Industrial Hemp Can Bring Jobs for
U.S. Veterans and Family Farmers
Industrial Hemp Groups Celebrate Veterans Day: Kentucky Hemp Flag To Fly Over U.S. Capitol
Washington, DC, November 11, 2015 – An American flag made of industrial hemp grown in Kentucky by United States veterans will be flown over the U.S. Capitol in Washington, DC for the first time on Veterans Day (November 11, 2015). The Hemp American flag celebrates this versatile crop cultivated by our founding fathers and calls attention to how hemp can provide a significant source of jobs for veterans and rural farming families.
Industrial hemp industry groups and leaders will host a Hemp for Vets press conference on Wednesday, November 11, from 9:30 am – 10:30 am in the Murrow Room at the National Press Club, 529 14th St. NW, Washington DC 20045. Participants include Mike Lewis, Director of Growing Warriors; Joe Schroeder, CEO of Freedom Seed and Feed;James Woosley, former CIA Director and Under Secretary of the Navy; Commissioner James Comer of the Kentucky Department of Agriculture; veteran farmers and members of Congress.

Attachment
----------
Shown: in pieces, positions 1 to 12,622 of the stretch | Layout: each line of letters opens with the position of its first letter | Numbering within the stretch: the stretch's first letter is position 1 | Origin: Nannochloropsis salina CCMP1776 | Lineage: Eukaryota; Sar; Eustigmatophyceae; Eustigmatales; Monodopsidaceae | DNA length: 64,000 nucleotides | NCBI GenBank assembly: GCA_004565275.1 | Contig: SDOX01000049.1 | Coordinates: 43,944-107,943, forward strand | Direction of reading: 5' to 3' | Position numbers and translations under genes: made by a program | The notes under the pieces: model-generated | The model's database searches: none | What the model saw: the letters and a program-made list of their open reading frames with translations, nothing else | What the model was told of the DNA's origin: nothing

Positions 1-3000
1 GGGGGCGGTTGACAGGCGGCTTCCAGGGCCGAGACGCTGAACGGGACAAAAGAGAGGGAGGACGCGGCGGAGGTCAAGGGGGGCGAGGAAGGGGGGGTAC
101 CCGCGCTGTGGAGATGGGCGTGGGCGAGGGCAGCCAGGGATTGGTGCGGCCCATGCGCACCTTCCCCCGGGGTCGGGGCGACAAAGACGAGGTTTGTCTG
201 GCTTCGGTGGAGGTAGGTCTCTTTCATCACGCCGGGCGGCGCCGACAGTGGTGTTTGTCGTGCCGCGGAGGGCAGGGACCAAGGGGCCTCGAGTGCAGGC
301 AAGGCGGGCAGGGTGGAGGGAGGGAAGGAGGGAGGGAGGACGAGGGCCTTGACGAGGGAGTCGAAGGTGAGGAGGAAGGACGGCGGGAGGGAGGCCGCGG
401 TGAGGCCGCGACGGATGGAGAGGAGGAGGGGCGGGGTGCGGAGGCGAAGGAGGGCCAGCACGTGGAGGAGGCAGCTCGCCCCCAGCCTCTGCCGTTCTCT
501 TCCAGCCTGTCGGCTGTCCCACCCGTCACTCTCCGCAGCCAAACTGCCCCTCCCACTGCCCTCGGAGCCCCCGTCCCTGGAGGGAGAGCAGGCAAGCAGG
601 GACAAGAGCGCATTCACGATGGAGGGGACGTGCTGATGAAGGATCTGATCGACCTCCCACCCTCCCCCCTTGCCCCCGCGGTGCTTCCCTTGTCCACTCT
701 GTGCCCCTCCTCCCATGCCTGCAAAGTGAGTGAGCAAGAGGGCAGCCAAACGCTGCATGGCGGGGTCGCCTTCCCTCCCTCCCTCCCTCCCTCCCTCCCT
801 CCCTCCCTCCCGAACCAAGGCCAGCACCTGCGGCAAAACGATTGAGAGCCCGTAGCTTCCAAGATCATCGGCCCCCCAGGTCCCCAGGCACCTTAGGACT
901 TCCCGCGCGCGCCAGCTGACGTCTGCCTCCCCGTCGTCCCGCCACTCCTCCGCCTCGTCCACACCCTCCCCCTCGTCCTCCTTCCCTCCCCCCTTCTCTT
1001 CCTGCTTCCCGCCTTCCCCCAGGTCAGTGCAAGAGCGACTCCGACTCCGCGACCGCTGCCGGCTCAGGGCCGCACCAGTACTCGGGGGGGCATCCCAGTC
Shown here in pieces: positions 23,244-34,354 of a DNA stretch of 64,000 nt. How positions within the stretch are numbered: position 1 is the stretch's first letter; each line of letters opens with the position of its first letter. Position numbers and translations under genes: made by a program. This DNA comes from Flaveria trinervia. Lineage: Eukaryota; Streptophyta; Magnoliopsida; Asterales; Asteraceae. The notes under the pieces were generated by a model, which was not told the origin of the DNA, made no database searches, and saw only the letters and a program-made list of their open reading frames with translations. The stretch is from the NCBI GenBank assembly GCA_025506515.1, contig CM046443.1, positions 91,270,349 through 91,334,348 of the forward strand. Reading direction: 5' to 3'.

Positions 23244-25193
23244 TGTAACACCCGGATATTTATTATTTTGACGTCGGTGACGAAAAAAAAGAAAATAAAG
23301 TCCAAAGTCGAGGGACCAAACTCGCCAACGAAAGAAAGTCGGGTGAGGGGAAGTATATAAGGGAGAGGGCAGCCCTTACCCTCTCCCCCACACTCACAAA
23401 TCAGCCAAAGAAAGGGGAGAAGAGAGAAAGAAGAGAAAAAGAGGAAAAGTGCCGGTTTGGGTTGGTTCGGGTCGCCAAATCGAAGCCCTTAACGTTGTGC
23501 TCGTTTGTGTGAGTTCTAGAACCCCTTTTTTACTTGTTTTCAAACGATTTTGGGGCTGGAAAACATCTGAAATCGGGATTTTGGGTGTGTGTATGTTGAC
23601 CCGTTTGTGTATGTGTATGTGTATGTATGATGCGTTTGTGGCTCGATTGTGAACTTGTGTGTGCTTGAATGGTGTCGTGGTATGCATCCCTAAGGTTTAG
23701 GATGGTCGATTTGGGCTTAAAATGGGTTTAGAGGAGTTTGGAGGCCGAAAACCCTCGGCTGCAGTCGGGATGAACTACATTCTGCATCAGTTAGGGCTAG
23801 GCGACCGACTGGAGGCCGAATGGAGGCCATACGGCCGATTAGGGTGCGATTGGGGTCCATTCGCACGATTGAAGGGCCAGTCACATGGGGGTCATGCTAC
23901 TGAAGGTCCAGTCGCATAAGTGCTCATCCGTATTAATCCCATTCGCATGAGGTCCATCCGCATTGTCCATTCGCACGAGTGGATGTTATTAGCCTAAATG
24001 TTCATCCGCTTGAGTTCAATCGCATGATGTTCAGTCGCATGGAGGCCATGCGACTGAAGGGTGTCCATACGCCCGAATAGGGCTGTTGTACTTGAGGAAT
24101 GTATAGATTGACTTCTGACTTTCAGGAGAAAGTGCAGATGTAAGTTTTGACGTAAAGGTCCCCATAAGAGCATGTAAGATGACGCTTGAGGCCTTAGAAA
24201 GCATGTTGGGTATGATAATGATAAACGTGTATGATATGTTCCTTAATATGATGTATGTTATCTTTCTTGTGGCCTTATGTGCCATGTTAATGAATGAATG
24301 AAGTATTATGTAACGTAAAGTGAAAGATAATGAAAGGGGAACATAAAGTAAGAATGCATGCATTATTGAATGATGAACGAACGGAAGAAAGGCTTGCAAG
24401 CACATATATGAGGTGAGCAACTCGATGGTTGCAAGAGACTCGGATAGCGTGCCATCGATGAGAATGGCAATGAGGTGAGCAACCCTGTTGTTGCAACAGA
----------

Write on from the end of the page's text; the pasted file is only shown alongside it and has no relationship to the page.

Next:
“Hemp was a crop that built our nation,” said U.S. veteran and Kentucky hemp farmer Mike Lewis, Director of the Growing Warriors Project, the first federally authorized hemp farm in America farmed by disabled veterans. “Betsy Ross’ first American flag was made of hemp. We have flags made in China now. That’s almost sacrilegious,” said Lewis, who grew the Kentucky industrial hemp used to make the Hemp American Flag. Lewis served in the “Commander in Chiefs Guard” of the 3rd U.S. Infantry from 1992 to 1995.
“Growing Warriors is about strengthening the family farm and rural economies,” added Lewis. “More than half of our military comes from rural farming communities. After serving our country veterans return home to find their town centers vacant and in disrepair. The land they defended can no longer provide for their families. The Homegrown Flag project and the flag itself represents our nation’s individual strengths, unity, diversity, ingenuity, and resilience. People working together to make something meaningful that will last, this is how the first farmer-veterans forged and tamed this brave new land. This is how we must move forward: by putting our veterans and our farmers in the lead. We are bringing back the past to move us all forward.”